19/12/2012 - 08:41

Smells, tastes, feels like socialising of losses

19/12/2012 - 08:41


Save articles for future reference.

Voters should be wary of Labor's plan to close a costly waste facility as it eyes two marginal seats.

Smells, tastes, feels like socialising of losses
DISASTER: Participating councils have not taken the necessary hard decisions on the Southern Metropolitan Regional Council’s Waste Recovery Centre.

Voters should be wary of Labor's plan to close a costly waste facility as it eyes two marginal seats.

PRIVATISING profits and socialising losses was one of the big catch cries from the global financial crisis.

It was an apt description of the bailout model for US investment banks, which had reaped rich rewards for their high-risk behaviour before the GFC and then expected the US government to prop them up because they were, supposedly, too big to fail.

Capitalist theorists believe they should have been allowed to fail, so that future investors would be more wary of the risks involved. Bailing them out just sends the signal the risk is worth it.

With that in mind, I have watched from the distance the battle around the Southern Metropolitan Regional Council’s Waste Recovery Centre in Canning Vale.

The plant was built by a consortium of councils and has been a disaster. It smells, does not work properly and is more expensive than other options.

The problem has been exacerbated because the councils, which are political beasts, can’t bring themselves to end the contract to supply waste to the SMRC facility because they own it - or, more precisely, they are collectively owed tens of millions of dollars, which they would have to write off if they recognised the problem and acted decisively.

It is a classic example of why governments should not be allowed into business.

If a private business had failed so dismally, the councils would have terminated the contract and walked away from it. In that case the losses would have remained the problem of private investors.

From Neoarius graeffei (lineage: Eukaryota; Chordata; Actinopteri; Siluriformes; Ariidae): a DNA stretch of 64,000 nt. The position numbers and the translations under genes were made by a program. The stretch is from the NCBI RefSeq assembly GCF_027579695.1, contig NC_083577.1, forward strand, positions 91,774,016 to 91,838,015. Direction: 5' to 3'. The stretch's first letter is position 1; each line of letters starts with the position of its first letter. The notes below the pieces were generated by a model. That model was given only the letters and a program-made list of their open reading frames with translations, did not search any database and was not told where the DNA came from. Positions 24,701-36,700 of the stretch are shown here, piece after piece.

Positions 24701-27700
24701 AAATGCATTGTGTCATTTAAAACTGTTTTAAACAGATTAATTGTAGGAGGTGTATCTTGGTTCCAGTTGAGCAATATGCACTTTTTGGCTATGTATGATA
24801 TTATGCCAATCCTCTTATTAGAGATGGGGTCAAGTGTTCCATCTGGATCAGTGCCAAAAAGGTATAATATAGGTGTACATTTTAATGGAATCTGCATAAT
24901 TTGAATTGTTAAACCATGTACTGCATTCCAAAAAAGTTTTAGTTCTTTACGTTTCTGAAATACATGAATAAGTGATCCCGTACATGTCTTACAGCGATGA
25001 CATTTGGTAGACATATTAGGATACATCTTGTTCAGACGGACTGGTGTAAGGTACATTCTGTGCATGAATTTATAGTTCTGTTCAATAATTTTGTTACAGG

The SMRC facility debate has become more interesting of late because two of the Liberal Party’s most marginal seat holders, Riverton’s Mke Nahan and Jandakot’s Joe Francis, are affected by the fallout from the waste issue and are fighting for their political lives.

Two seats could make or break Premier Colin Barnett’s conservative government’s hold on power.

The Labor Party has recognised the vulnerability and announced it will close the waste-composting component of the centre, which handles 85,000 tonnes of green waste a year.

Surprise, surprise, WA Labor leader Mark McGowan said his party came to this decision after strong representation from local candidates Hannah Beazley (seeking election for the seat of Riverton), Klara Andric (Jandakot) and Susy Thomas (Southern River).

Mr McGowan also said he would consult with local governments to ensure the closure will not have a detrimental effect on ratepayers.

That last promise has that worrying element of a fairly open outcome on who ultimately pays. It reads to me that if ratepayers are not to be adversely affected, then the state will be assuming the burden.

While this would not exactly be the same as the GFC bank bailouts, what we are seeing is the losses being more widely socialised - transferred from one group of people, the ratepayers of the SMRC councils, to a broader set.

This is just as bad in my book; if councils and, by default, ratepayers don’t learn the downside of bad decisions, how will they ever learn?

The losses we are talking about will not bankrupt the councils involved. They ought to wear the cost, but, by acting for the tactical advantage of an election win, Labor risks assuming the cost burden because the councils will argue they did not make the decision to close the troublesome composting facility.